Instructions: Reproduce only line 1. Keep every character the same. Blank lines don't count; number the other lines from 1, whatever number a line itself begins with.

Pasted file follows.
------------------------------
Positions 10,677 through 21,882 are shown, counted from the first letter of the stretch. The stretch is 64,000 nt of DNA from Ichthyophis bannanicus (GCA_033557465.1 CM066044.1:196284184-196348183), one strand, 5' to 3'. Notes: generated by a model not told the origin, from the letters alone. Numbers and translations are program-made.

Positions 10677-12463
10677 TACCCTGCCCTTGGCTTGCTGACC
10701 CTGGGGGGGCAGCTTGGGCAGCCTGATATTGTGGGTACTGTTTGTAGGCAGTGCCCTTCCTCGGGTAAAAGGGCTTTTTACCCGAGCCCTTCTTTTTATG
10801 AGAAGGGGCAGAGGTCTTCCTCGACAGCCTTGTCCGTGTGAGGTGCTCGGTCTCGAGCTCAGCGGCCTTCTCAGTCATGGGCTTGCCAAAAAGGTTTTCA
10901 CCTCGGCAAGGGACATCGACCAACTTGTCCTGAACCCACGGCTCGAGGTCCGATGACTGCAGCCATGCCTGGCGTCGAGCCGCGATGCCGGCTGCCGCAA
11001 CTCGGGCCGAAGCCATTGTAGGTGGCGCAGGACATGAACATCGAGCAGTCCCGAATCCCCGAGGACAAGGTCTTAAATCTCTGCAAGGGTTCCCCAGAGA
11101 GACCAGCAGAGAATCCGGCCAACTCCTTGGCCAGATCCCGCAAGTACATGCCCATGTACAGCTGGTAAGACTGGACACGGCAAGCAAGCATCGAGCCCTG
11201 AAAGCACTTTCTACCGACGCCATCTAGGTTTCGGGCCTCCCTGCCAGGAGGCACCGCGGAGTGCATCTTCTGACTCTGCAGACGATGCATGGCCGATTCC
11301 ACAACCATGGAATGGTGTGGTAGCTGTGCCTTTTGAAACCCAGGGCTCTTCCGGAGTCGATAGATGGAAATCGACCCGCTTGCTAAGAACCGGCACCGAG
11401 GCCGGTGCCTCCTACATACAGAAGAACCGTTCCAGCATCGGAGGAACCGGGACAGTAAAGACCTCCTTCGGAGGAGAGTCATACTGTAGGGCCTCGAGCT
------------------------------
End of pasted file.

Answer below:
Positions 10,677 through 21,882 are shown, counted from the first letter of the stretch. The stretch is 64,000 nt of DNA from Ichthyophis bannanicus (GCA_033557465.1 CM066044.1:196284184-196348183), one strand, 5' to 3'. Notes: generated by a model not told the origin, from the letters alone. Numbers and translations are program-made.